• Buy or find roof felt – dark for wrapping bee hives and cut to fit length 20 inch pieces x 18″ tall or taller for supering. Buy or find 1 inch rigid insulation (usually pink polyfoam) and cut to the size of the inner lid to later install in October for attic insulation.)
  • Complete all re-queening by mid- August and before end of August and during the Fall nectar flow of sumac, goldenrod, knotweed & aster. (Last chance for installing queen or re-queening)
  • This is the time when your back up nucleus colonies can be merged and save a queenless established colony.
  • If you have extra nucleus colonies you created that look like they are strong, look for the ways to overwinter them to spring. They will need lots of honey stores and insulation to make it to spring. They will be valuable to you in the spring.
  • Are there enough bees in the hive and is the queen present?
  • Notice how many bees are in your hives. Does each hive have at least a deep box full of bees? A deep box full of bees means about 30,000 bees in a colony. If it’s not quite full, and you have bees in a second hive body, they are probably OK .
  • All hives, regardless of hive strength, must have a queen as they go into winter. To verify the queen’s presence, we don’t need to see the queen. Seeing eggs and/or larvae in the hive is sufficient evidence of her presence. However, the failure to see eggs or larvae in the a drought situation or no nectar flow does not necessarily mean that she is not present. Due to the absence of a nectar flow, the queen may have ceased laying eggs; this is a normal response to these conditions. If you are not seeing eggs or larvae, a careful search for the queen may be required. Or if you are just starting to feed the hive, you can look at the hive again a week or so after the start of feeding. If the hive has a queen, you likely will see the results of the resumption of egg laying at that time.
  • If you do determine that you have a queenless hive, you will most likely need to combine the queenless hive with another hive due to the unavailability of queens at this time of year.
  • If you have some nucleus colonies, you can save the queenless hive by introducing the nucleus colony into the queenless established colony with a double screen or newspaper method.


  • Order and prepare feeding supplies.
  • Remove supers around Sept.10th. (during the first 2 weeks) Extract ripe supers. Partially filled supers should be feed back to the bees above the inner cover.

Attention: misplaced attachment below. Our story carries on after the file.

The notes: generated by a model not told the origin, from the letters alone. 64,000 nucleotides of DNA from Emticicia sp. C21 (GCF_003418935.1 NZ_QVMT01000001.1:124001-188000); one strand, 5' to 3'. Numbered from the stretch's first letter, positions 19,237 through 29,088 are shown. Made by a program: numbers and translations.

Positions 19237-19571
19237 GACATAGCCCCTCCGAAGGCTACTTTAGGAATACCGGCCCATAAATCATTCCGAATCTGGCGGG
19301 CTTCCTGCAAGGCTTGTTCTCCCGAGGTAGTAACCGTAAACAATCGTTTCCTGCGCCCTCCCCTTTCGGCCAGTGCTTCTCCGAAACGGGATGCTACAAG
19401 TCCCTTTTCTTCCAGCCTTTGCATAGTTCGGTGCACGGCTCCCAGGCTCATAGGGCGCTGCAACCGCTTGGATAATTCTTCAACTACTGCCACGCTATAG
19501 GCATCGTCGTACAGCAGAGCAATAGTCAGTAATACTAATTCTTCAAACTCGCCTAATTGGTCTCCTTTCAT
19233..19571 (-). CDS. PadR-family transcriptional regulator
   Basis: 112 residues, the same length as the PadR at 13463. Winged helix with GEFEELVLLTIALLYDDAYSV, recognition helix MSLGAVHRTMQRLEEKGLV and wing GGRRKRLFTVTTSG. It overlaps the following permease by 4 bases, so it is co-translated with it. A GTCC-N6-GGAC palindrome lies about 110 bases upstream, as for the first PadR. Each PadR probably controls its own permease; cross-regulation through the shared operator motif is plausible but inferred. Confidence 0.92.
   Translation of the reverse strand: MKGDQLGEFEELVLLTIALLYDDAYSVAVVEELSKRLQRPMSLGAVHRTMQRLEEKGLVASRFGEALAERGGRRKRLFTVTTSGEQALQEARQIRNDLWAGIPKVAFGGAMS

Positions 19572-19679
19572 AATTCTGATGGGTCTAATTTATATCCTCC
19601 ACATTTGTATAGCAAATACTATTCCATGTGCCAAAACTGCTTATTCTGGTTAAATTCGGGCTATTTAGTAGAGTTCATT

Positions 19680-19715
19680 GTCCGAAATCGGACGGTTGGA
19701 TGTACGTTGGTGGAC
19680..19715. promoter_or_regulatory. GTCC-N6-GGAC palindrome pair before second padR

• Remove ALL QUEEN EXCLUDERS. Bees could move above the excluder into a feeder or super and leave the queen below to die in colder weather.
  • Do not let bees rob. Reduce entrances, after supers are removed. A smaller opening makes it easier for the guards to protect their turf from predators. As temperatures drop, fewer “home invasions” will take place. Work in the morning as the bees are quiet. As it warms up, the scouts are out and the problem intensifies.
  • After extracting put supers back for bees to clean out the cells before storing.
  • Feed syrup if needed and make sure there are enough honey stores at the end of September.
  • Fall Swarms – A consequence of the lack of a nectar flow may be an increase in fall swarming. The books all say that late summer or fall swarming is unusual, most of those fall swarms were not really swarms but bees absconding from hives that were starving during a poor fall nectar flow. Richard Taylor, a longtime contributor to Bee Culture magazine, described in an old column a type of “starvation swarm” that is the result of a dearth of nectar and pollen
  • Install debris boards back into screened bottom boards when night temps drop to 50s and leave for winter.
  • Install insulation for outside nucs. Have nucs readied for winter.
  • Check if there are sufficient food stores in the hive?
  • Make sure there is open drawn cell wax in the middle super frames for the queen to lay and the bees to cluster on.